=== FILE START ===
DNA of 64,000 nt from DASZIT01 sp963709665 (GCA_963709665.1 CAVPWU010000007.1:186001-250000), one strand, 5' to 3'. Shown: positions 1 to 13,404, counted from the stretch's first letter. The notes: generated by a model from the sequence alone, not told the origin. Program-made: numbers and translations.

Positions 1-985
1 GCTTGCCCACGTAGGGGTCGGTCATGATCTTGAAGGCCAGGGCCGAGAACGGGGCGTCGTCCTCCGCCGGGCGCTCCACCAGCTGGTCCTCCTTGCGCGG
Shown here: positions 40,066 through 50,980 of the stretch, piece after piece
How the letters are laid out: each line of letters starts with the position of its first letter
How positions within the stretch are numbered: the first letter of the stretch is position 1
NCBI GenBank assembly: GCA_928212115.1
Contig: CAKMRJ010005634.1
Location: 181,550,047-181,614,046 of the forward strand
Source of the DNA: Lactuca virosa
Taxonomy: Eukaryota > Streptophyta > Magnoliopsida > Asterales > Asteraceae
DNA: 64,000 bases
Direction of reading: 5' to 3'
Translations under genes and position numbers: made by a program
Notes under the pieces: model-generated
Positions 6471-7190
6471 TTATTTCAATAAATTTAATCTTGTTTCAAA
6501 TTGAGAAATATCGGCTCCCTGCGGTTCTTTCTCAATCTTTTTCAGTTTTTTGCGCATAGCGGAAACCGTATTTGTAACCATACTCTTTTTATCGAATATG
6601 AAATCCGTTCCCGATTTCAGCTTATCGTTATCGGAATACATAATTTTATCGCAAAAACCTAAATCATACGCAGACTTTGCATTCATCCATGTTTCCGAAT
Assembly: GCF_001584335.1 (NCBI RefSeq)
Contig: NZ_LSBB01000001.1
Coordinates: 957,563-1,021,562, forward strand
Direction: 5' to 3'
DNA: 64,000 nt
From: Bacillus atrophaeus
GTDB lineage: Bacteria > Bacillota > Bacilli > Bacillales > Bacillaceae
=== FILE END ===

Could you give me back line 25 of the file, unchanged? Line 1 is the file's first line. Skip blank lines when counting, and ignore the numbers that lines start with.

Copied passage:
From: Bacillus atrophaeus